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Daily Archives: April 4, 2012

Go Ride a Bike! And a Note of Thankfulness~

It’s been a long time since I’ve had the energy to ride a bike! I know that sounds completely lame, mostly because it IS. But the daily joint pain from the unknown wheat-intolerance really did a number on my body, and my mental state as well. Being free from wicked wheat for barely 2 weeks, and I am ready to RIDE!

I couldn’t resist the slightly retro look of this bike, along with what I think of as the the Black Cherry/Vanilla coloring. But the thing that really won me over (other than a reasonable price point) was the shocks in front AND on my seat post! Like many women, finding a comfortable bike seat was akin to finding a dentist that you look forward to seeing. A myth that didn’t seem to exist for me! So far so good with this one though, and I’ve already enjoyed a couple 5 mile rides with my guys down to the local park and around the neighborhood. It’s really quite exciting! I know that there are plenty of die-hard bike enthusiasts who will snark at my paltry 5 mile outings, but I am thrilled to have the energy and even more thrilled to be pain-free even after riding!

Staying on track with relevance to eating well and feeling well…. I splurged on a front basket which snaps on, and can be removed with the push of a button. I can’t wait to take it to the Farmer’s Market when the season begins, so that I can fill it up with fresh veggies, local honey and artisanal cheeses.Yeah Baby, yeahhh!

And I would be remiss if I didn’t thank my wonderful husband for being so supportive, and urging me to buy the bike when he saw that I was serious about feeling well enough to use it. He really rocks in so many ways! I wish that everyone was as fortunate to have a built-in support system, because it really does make all the difference to me. He was also the one that urged me to “write baby!” He has always loved my cooking whether it was normal fare or now the gluten-free variety, and he has also always tried to prod me into writing down my recipes, which I was far too distracted and/or lazy to do. I just feel bad that it took me so long to get on board with it!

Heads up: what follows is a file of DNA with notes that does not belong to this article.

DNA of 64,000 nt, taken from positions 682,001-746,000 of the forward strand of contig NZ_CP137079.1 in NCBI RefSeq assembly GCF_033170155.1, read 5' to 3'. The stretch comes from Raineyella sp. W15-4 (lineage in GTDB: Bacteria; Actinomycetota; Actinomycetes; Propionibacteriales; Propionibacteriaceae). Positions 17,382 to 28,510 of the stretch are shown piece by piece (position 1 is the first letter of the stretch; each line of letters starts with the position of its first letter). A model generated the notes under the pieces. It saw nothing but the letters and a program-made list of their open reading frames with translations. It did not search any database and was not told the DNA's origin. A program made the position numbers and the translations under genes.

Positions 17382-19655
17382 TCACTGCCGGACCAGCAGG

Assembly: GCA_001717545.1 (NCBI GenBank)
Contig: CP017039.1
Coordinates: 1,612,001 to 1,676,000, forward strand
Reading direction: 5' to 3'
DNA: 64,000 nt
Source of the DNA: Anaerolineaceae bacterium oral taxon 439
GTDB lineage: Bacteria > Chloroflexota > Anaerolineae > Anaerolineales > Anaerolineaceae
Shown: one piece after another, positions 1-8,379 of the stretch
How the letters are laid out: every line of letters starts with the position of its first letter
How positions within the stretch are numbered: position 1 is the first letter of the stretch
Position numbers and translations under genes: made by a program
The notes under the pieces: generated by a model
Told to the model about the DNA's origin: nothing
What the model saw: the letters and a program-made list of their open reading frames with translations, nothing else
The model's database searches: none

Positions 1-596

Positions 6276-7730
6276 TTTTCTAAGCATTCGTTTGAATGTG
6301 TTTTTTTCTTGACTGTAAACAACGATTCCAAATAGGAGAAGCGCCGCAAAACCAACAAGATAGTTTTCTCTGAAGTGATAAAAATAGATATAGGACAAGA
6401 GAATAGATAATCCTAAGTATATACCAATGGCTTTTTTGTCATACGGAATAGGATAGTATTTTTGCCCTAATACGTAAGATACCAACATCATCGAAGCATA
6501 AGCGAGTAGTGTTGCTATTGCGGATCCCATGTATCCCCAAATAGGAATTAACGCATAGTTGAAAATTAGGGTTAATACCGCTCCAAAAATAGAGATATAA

So, no recipe today (since I have been eating left-over soup), just a celebratory post of feeling well, and being thankful that I found one of the keys to improved health for myself. I wish that I could reach out to every person that is feeling chronic joint and body pain, and convince them to simply TRY going wheat and gluten-free for a week, and see if they feel better. If you don’t, no biggie, but if you do…. go ride a bike!

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Southwest Style Chicken Veggie Soup (GF of course)

So last night for dinner, we grilled a whole chicken with some smoker chunks thrown in, and afterward made a homemade chicken stock (kitchen tip to follow). Tonight I wanted to take advantage of the fresh stock and make some kind of chicken-based soup. I have already admitted that I don’t use recipes to cook most of the time, especially when it comes to food that I am comfortable with, but tonight I did make note of the ingredients that I used (just for you!) This has a nice Southwest flavor without the carbs from tortillas.